A mutual fund has several classes of shares that are charged different fees. Some shares are sold through brokers and carry a sales charge (called load) that compensates the broker in lieu of a fee that the broker would charge the client for the service. Vanguard does not have sales charge on its funds and you don't need to go through a broker to buy its shares; you can buy directly from them. Admiral shares of Vanguard funds are charged lower annual expenses than regular shares (yes, all mutual funds charge expenses for fund adninistration that reduce the return that you get, and Vanguard has some of the lowest expense ratios) but Admiral shares are available only for large investments, typically $50K or so. If you have invested in a Vanguard mutual fund, your shares can be set to automatically convert to Admiral shares when the investment reaches the right level.
A mutual fund manager can buy and sell stocks to achieve the objectives of the fund, so what stockes you are invested in as a share holder in a mutual fund will typically be unknown to you on a day-to-day basis. On the other hand, Exchange-traded funds (ETFs) are fixed baskets of stocks, and you can buy shares in the ETF. These shares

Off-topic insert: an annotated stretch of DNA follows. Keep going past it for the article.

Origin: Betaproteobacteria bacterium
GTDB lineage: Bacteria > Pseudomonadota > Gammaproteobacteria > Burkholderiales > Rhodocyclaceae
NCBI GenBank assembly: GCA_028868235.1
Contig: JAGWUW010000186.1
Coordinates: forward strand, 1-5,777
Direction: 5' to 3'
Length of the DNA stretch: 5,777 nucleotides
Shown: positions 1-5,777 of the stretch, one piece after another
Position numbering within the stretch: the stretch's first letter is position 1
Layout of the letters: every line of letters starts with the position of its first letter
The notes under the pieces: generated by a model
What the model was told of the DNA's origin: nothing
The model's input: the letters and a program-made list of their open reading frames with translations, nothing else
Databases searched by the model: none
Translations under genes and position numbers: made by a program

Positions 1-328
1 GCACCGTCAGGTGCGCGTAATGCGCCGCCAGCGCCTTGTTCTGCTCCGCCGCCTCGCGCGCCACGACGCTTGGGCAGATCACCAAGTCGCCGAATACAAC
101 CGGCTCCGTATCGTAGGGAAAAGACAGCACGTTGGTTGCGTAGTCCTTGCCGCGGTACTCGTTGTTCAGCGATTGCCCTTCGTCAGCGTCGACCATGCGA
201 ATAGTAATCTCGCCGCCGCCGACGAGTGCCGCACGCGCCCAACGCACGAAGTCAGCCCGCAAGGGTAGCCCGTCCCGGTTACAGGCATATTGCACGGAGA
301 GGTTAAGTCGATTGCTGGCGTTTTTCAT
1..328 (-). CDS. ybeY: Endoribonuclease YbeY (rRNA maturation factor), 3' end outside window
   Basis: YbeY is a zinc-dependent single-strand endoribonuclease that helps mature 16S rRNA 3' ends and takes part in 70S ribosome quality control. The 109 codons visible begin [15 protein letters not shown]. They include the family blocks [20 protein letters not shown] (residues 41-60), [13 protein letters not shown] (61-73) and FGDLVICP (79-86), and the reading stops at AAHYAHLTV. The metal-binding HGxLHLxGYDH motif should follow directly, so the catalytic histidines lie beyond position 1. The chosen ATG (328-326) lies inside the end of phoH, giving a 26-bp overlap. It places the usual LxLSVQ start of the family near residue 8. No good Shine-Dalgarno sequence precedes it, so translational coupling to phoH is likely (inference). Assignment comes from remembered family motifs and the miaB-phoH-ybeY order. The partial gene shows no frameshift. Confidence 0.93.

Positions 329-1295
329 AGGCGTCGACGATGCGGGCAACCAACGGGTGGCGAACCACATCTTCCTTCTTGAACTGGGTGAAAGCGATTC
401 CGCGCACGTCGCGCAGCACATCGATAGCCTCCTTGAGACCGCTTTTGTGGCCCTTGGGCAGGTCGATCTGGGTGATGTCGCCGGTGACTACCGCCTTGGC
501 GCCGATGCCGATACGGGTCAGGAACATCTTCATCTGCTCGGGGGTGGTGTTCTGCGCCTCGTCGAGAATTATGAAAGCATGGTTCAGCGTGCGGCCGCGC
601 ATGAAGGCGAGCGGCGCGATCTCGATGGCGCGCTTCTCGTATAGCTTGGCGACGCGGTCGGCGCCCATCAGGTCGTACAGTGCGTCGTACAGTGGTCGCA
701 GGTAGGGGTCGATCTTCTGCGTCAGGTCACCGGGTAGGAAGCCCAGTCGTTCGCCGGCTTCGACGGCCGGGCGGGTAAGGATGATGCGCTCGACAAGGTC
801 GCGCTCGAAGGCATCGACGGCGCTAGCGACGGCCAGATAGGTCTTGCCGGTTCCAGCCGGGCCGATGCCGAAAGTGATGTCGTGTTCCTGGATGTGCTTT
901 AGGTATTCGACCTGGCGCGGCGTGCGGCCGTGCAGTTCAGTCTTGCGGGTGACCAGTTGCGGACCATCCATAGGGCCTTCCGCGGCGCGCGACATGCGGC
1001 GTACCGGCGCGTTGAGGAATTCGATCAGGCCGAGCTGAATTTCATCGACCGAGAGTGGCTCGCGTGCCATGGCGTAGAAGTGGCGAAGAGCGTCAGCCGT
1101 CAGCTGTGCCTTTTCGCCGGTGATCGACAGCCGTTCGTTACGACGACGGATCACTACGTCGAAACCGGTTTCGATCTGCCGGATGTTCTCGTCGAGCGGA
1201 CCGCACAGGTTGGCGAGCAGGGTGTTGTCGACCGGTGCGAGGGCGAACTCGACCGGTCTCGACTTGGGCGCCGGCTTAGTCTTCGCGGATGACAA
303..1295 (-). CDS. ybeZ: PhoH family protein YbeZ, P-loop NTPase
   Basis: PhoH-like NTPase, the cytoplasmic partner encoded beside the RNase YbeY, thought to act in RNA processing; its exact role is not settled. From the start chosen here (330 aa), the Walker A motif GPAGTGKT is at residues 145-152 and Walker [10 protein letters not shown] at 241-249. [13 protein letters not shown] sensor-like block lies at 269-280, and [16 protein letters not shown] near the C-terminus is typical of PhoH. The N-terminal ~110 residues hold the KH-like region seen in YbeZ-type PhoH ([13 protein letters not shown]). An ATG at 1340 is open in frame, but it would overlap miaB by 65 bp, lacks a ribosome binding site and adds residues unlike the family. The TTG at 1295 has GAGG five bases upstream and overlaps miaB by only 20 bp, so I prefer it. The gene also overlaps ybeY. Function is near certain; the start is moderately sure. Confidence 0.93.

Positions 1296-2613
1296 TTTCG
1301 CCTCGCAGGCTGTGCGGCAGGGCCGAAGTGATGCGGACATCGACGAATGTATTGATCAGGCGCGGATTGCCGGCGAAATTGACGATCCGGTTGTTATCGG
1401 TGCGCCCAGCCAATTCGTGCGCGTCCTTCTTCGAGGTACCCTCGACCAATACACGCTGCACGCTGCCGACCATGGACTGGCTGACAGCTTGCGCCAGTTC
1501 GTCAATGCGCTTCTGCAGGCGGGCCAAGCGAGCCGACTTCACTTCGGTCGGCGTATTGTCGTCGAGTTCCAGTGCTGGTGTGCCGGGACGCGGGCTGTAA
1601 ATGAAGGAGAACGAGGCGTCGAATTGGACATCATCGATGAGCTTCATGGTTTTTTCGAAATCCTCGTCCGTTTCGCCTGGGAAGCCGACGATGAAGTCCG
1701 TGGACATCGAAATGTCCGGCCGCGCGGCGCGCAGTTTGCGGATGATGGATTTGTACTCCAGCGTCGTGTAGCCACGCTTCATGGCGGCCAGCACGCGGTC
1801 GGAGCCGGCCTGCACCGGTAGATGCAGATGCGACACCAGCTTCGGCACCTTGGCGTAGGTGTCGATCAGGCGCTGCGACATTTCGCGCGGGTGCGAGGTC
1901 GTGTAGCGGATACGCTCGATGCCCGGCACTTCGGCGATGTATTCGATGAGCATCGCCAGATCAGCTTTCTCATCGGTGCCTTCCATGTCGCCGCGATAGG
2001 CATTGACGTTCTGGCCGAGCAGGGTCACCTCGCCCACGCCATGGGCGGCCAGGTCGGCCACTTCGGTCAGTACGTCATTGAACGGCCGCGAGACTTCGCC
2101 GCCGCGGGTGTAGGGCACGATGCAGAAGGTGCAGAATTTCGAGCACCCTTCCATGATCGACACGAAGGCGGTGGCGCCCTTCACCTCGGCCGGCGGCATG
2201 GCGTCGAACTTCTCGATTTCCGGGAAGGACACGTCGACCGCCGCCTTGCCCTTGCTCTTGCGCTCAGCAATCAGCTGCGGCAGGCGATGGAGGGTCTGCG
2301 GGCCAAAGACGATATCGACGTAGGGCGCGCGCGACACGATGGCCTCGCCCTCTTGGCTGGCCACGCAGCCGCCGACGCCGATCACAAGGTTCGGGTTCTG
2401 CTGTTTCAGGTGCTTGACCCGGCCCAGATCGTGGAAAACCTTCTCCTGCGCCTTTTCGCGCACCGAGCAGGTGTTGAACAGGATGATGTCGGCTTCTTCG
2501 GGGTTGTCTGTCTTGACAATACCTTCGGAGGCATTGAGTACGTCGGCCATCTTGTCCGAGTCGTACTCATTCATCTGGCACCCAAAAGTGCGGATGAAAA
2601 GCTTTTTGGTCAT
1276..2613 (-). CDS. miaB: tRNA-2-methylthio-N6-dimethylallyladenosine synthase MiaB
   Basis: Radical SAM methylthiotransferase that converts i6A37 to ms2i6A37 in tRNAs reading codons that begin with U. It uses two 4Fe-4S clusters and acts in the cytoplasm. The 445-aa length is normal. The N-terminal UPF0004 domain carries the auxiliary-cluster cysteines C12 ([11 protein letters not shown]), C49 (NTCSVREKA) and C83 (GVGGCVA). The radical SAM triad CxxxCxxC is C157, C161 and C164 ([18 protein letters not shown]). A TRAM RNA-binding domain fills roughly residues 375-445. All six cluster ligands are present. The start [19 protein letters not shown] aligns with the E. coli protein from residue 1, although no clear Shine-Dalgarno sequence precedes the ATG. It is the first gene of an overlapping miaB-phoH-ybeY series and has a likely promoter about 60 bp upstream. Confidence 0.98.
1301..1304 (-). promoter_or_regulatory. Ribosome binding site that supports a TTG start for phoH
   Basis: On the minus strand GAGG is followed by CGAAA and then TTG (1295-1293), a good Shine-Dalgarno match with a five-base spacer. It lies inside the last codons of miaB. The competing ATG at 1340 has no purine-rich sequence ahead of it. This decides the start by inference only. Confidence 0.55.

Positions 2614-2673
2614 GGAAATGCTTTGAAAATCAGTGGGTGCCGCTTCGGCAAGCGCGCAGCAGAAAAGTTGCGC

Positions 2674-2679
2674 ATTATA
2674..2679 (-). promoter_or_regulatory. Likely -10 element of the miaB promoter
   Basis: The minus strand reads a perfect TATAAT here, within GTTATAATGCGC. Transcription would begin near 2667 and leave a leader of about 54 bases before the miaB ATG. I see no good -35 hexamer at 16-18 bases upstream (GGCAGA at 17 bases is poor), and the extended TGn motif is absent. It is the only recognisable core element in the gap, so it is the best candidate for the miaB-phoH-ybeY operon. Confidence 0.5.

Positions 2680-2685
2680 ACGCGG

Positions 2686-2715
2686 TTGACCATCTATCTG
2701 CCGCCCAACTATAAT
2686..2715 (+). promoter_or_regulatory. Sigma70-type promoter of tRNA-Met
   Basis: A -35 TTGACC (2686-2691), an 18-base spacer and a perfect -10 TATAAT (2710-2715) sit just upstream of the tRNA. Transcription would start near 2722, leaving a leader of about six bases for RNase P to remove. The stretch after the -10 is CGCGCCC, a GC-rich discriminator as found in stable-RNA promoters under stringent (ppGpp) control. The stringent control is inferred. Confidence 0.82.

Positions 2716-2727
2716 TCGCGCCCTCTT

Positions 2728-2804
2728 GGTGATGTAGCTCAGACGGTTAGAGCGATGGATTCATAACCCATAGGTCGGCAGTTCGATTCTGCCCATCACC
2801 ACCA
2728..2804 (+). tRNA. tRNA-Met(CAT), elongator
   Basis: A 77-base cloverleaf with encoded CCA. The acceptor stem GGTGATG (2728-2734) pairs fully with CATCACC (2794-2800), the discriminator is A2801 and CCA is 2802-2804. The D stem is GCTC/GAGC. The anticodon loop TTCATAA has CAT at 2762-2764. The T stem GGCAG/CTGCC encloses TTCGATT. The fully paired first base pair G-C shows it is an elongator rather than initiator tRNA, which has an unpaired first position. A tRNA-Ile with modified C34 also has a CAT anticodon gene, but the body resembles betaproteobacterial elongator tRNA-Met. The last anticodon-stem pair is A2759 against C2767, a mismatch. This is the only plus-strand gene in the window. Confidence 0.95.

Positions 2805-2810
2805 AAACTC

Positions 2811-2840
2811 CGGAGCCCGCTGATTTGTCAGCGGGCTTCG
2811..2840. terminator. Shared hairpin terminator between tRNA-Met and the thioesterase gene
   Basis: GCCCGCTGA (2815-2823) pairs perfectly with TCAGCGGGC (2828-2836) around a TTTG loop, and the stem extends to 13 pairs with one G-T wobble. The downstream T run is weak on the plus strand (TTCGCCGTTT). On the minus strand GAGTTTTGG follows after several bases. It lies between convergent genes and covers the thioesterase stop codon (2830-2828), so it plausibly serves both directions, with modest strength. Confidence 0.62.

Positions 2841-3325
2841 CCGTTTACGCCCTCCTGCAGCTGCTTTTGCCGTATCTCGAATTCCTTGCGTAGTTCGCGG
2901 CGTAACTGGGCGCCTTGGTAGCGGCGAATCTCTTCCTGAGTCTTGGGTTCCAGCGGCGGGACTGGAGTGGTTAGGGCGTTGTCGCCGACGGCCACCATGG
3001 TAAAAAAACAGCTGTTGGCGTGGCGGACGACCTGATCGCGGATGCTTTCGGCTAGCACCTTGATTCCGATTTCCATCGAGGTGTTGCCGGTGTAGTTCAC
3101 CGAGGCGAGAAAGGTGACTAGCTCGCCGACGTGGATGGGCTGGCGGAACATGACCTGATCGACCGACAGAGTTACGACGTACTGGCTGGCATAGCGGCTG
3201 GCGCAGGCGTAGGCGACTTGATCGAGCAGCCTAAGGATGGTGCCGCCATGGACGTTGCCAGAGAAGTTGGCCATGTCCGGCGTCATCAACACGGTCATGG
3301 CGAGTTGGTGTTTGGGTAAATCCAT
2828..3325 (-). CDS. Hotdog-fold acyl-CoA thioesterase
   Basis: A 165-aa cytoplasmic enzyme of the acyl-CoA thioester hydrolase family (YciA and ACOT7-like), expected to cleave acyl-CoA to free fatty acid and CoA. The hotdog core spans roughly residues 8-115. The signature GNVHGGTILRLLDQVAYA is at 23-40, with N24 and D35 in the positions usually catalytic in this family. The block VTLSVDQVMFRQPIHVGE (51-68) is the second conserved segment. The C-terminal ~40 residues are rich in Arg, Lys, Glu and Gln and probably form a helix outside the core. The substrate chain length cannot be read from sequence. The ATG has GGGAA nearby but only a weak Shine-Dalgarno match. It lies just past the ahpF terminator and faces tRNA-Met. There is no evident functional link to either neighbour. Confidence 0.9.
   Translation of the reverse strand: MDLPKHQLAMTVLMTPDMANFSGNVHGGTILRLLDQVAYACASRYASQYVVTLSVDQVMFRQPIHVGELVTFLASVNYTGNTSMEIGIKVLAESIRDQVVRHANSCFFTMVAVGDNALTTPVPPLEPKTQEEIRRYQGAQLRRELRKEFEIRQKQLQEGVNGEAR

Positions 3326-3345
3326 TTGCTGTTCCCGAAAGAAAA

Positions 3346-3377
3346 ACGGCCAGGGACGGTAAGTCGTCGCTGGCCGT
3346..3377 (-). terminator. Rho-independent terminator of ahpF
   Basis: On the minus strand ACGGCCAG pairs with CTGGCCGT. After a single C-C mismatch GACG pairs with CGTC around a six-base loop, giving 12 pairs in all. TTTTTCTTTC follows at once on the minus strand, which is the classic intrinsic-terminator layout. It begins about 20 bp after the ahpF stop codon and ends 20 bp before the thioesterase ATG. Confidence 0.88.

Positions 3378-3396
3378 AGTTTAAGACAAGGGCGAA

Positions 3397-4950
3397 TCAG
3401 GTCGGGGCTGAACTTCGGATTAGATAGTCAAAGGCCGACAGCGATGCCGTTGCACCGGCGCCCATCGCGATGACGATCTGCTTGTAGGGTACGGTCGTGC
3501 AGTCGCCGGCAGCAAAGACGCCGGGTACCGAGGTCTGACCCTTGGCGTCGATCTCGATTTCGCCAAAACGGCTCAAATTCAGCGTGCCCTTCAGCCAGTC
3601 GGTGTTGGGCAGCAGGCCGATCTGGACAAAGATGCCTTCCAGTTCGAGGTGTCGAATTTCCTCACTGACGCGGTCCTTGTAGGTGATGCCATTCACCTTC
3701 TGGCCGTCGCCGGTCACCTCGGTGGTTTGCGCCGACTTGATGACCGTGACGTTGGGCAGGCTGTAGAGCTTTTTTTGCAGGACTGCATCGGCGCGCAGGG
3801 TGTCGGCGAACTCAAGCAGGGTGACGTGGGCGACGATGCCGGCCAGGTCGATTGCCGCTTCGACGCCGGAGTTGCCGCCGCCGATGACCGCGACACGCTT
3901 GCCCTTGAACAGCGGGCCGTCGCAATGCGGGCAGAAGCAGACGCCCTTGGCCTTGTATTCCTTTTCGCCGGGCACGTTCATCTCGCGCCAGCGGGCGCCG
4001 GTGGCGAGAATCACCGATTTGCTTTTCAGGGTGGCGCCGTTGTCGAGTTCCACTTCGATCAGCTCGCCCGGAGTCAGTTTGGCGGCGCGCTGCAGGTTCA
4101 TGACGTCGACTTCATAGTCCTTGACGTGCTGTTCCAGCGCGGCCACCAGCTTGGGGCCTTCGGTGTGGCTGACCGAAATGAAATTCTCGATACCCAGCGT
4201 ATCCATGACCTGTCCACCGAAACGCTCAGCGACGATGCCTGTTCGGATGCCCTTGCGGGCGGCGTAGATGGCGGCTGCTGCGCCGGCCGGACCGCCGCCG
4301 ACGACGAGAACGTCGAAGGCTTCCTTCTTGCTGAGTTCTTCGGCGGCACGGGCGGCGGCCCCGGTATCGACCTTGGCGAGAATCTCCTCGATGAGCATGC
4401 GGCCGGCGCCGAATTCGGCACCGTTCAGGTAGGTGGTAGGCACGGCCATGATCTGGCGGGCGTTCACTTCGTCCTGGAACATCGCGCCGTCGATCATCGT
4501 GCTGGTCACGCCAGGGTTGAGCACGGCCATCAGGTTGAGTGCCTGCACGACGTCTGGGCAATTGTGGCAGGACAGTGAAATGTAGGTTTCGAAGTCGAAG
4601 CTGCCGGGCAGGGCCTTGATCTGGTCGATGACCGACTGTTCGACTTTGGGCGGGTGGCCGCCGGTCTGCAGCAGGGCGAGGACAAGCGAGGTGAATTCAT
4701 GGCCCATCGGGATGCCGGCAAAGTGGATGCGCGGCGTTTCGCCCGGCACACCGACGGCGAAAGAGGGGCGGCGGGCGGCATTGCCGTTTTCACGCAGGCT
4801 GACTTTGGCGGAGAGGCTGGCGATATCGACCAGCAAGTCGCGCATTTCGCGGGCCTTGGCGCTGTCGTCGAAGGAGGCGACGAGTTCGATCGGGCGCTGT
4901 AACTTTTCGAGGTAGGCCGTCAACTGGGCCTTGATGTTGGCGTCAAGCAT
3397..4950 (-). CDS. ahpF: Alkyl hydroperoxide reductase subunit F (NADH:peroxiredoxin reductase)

are bought and sold through a broker (so you pay a transaction fee each time) but
expenses are lower since there is no manager to buy and sell stocks: the basket is fixed.
Many ETFs follow specific market indexes (e.g. S&P 500). Another difference between
ETFs and mutual funds is that you can buy and sell ETFs at any time of the day just
as if you could if you held stocks. With mutual funds, any buy and sell requests
made during the day are processed at the end of the day and the value of the shares
that you buy or sell is determined by the closing price of the stocks held by the mutual
fund. With ETFs, you are getting the intra-day price at the time the buy or
sell order is executed by your broker.